Iraqi sisters study in Australia to help their people

iraqi21.jpgMany concerns weigh on the minds of two Sisters from a tiny, endangered religious order in Iraq currently studying at Brisbane’s Australian Catholic University (ACU), reports the Catholic Leader.

For Daughters of Jesus’ Sacred Heart Sisters Samar Mikha and Azhar Koka, these concerns include the health and education of Catholics in their war-torn country, particularly those of the Chaldean community.

The Sisters are also planning to share knowledge gained from their ACU studies in English and educational administration when they return to Kurdistan, in Iraq’s north, in mid-2013.

There, in conjunction with the Chaldean Archbishop Bashar Warda of Erbil, they intend to help set up a Catholic university.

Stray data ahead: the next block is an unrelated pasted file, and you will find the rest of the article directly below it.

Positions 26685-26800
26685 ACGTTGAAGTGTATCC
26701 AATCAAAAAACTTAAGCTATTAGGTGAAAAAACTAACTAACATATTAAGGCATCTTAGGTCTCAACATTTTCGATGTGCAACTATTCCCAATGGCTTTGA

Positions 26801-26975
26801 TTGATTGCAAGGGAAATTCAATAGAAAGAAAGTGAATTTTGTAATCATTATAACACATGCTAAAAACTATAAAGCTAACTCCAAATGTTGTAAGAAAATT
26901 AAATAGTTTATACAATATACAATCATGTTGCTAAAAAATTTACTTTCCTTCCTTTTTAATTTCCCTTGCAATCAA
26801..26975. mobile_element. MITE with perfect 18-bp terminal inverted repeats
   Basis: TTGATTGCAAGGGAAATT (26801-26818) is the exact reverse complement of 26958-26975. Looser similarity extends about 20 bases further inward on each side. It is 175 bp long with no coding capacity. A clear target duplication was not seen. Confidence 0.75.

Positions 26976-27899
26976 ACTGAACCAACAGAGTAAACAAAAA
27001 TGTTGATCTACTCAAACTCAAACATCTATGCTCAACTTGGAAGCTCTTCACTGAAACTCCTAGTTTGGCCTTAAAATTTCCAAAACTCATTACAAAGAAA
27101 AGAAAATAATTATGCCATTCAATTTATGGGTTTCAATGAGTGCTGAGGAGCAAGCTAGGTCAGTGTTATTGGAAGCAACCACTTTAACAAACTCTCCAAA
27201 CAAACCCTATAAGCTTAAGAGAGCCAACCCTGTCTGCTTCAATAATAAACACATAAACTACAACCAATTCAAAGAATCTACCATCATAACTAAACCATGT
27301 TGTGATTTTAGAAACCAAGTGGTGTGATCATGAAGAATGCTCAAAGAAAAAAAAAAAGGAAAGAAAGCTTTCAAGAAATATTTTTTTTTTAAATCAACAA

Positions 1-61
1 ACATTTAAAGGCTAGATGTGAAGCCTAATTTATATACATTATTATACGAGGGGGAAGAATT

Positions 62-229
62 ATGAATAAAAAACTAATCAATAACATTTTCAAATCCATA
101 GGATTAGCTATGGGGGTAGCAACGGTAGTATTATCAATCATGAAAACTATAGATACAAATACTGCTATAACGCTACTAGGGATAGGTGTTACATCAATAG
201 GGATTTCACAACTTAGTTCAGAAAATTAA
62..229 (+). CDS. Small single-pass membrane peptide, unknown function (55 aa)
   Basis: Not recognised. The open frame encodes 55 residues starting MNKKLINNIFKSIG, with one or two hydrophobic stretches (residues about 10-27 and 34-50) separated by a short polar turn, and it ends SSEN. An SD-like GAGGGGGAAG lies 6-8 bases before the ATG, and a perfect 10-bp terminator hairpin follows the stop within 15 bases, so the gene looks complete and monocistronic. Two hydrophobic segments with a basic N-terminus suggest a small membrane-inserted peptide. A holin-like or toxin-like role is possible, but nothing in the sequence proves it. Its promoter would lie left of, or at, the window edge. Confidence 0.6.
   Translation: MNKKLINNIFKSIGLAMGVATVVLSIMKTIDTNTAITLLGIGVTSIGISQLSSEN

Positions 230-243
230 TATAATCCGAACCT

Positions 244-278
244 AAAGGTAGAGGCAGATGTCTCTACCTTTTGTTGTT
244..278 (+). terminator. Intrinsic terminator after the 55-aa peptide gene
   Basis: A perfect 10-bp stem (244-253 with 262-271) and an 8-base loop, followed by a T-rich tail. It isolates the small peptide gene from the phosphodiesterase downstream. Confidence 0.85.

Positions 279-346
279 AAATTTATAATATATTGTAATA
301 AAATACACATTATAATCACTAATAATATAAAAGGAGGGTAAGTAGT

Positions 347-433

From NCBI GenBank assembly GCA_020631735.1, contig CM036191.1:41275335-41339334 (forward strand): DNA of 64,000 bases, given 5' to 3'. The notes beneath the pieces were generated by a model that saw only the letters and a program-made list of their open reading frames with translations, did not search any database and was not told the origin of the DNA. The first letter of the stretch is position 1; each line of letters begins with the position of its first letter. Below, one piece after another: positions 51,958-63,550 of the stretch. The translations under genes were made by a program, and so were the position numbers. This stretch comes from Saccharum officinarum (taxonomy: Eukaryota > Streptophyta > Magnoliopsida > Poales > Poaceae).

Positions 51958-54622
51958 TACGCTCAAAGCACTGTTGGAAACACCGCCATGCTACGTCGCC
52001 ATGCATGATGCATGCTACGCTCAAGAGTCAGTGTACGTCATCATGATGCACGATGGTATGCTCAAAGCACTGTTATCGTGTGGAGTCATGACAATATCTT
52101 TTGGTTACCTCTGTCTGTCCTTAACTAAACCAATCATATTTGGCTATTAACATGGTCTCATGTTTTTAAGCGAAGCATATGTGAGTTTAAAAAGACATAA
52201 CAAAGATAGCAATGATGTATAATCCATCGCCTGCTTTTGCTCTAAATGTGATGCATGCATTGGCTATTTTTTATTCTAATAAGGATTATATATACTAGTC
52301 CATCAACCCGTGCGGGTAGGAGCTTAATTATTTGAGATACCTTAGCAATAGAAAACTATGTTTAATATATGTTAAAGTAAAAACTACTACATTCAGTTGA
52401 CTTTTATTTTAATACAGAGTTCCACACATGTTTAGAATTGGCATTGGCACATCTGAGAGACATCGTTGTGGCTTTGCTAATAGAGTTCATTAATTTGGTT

Their study opportunity followed a visit to Iraq in 2009 by Brisbane priest Fr Gerry Hefferan, who was seeking ways to support the rapidly dwindling Catholic community there.

However, when Sr Koka recently spoke with The Catholic Leader, her primary concern was to spread the message that her order was celebrating the jubilee of the centenary of its foundation.

“Our order celebrates the jubilee as a moment of meditation and prayer for the path of God’s salvation for blessing our land and people,” she said.

“The establishment of our order reaches back to 1908 in a village called Araden, in the north of Iraq, where four girls gathered around Fr Ablahad Rayes helping him in serving the sick, teaching mothers in raising children and organising family matters as well as the catechism.

“The spirit of the young nunnery was characterised from the beginning with a biblical simplicity and meekness. “They were following Christ’s saying: ‘Learn from me, for I am gentle and humble in heart’ (Matthew 11:29) and taking this as a slogan for their lives.

“Fr Rayes founded the convent, taking the name of the Nunnery of the Sacred Heart of Jesus on August 15, 1911, hoping to spread the worship of the Sacred Heart to be known and loved everywhere.”